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Changes, 2

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“My lord, that’s ridiculous.”

 

Hamlet glanced up from the glow of the fire, raising an eyebrow.

 

Horatio shook his head a little. “You cannot burn what displeases you.”

 

“On the contrary.” Another leaf of paper went up in a flurry of sparks and Horatio sighed.

 

Crouched on the floor of their small room, Hamlet was lit up with an orange glow from the fire. It sent dappled light out over his pale face and black shirt as he pulled the grate aside and carefully fed another sheet of notes into the flames.

 

“Will you not have need of those?” Horatio asked, crouching down to the same level as Hamlet and regarding the young man with concern. At least Hamlet was out of bed again. The prince had been insensible for days. He reached out for one of the sheets of paper.

 

Hamlet yanked it away from him swiftly and fed it into the fire again. “Hardly likely. I despise the histories. There’s no art in these dogged old matters Livy tells, of these dead kings.”

 

The room smelled like burnt paper and ink. Horatio felt that the scent was nearly overpowering. He wondered that Hamlet didn’t smell it and wasn’t compelled to leave off burning his notes. His eyes were stinging from the smoke that came out when Hamlet left the grate open and he rubbed at them. He was sure they were already red. “My lord…”

 

Hamlet looked up at him, eyes red with tears himself. “Yes?”

 

“You can keep your notes, even if you’ll not be attending classes further,” Horatio said gently.

 

“Didst thou not peruse this letter fully? I left it open.” Hamlet picked up another sheet of paper and jammed it into the flames, then let the grate swing closed with a bang. He rubbed at his eyes with the back of his hand. “I am withdrawing to go back to Denmark. There’s nothing else to be done here.”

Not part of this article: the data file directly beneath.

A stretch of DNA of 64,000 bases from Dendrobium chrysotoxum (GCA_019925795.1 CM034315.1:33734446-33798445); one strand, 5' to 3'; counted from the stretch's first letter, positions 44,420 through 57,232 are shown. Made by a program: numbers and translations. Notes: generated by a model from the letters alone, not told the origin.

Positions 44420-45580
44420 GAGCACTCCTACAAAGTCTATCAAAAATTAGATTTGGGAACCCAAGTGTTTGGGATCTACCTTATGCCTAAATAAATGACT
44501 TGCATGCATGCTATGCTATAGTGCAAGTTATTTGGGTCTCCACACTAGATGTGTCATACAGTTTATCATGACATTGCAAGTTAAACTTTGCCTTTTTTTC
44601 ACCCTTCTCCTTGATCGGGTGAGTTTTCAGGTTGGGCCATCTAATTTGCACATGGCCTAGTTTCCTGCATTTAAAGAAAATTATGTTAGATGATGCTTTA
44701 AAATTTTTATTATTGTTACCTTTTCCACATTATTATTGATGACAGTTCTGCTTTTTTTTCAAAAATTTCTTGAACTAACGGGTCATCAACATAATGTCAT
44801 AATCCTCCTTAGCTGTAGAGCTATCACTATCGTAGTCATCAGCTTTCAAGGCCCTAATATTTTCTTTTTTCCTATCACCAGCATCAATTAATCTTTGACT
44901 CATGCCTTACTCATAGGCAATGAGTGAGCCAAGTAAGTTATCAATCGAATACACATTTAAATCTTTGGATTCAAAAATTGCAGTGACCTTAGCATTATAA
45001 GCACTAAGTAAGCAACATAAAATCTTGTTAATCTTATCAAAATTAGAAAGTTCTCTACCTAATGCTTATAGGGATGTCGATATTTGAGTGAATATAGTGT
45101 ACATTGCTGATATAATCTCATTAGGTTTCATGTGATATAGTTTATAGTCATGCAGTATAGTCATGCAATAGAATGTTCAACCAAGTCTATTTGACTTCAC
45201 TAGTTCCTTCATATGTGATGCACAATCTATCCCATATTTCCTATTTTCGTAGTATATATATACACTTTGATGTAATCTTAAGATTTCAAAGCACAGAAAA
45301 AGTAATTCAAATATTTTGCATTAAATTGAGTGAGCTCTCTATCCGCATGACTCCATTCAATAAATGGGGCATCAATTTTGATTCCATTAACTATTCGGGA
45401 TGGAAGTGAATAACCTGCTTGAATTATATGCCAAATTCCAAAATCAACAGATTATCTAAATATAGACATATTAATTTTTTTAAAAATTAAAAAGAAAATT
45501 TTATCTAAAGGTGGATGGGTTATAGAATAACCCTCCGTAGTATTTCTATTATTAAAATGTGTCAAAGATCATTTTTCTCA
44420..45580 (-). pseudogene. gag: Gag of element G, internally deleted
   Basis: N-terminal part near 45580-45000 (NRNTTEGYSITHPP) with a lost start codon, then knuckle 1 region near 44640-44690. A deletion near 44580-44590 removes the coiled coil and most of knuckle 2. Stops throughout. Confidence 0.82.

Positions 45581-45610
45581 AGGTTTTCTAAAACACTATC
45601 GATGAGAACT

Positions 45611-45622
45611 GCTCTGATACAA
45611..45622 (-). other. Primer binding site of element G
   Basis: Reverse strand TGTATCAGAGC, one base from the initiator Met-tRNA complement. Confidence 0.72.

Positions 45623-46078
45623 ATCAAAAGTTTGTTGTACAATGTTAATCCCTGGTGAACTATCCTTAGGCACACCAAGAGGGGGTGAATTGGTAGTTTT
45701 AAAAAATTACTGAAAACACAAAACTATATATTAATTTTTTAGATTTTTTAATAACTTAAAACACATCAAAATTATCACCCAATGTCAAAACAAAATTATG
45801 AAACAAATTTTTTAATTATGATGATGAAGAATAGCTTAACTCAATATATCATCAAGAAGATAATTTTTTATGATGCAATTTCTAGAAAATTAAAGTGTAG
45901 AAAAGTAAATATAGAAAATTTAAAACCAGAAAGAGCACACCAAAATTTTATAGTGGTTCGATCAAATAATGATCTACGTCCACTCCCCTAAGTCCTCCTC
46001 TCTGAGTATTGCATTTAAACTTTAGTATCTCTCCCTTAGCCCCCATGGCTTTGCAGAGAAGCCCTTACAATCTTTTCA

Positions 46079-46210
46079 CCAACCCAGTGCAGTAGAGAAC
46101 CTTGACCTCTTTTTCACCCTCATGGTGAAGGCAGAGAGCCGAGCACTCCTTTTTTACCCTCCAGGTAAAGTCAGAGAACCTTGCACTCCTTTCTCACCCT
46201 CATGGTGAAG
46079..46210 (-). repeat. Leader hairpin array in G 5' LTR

“You could return, my lord. After the funeral, and with your uncle’s good will.”

 

Hamlet looked out the window. Without the cast of the fire on his face, he seemed pale as death. “No,” he said slowly, as if telling some prophecy that only he was privy to. “No, Horatio. That’s not in store for me.”

 

Horatio had it half in mind to ask how he knew that, but as a dark shadow passed over Hamlet’s face, he turned back to gather his own notes and left the prince there in silence.

 

 

The fireplace in the inn sent out another burst of flame as a flapping book, like some desperate bird, went flying into it and Hamlet let out an unearthly shriek.

 

He’d received strange looks earlier that day when he’d walked out of a Barnes and Noble with four or so copies of his play. But strange looks were all he’d received, and after he realized that his apartment didn’t have a true fireplace and the oven was too slow, Hamlet had quickly found his way to the inn and thanked God that it was empty.

 

He didn’t think he wanted anyone to hear the screams.

 

As the book burned, it felt like it was trying to drag him into the fireplace with it. His veins seemed to glow black with ink as the words tried to crawl back into them, as every nature of his being tried to cling to that creature that he once was. His blood boiled, in a way that it hadn’t since his death by poison. The book was poisoning him.

 

It was not a cleansing fire, or a purifying one. He had prayed for one, prayed that he could see Polonius’s death burned off of his soul, that Ophelia’s suicide could vanish in smoke, and the madness and insanity that plagued him reduced to ashes. Instead they crowded him, shades of the past using his blood as a home while their story burned. Like smoke, they got into his lungs to choke him with his own words and his own speeches. To be, or not to be…what a piece of work is a man…would that this too, too solid flesh would melt…

 

It felt like he was melting.

 

He did not know when he’d curled up into a ball, nor did he know when he’d started crying, but at some point both of those had occurred.

 

“God,” Hamlet breathed. “God, this is pitiful…” He closed his eyes. King Hamlet, Claudius, Dream. Ophelia, Matt. He couldn’t untie the characters from his mind. “I want my father…”

 

He could do nothing more than lie there and watch as the book smoldered down and the last futile hope he had of escaping his past sputtered and died.

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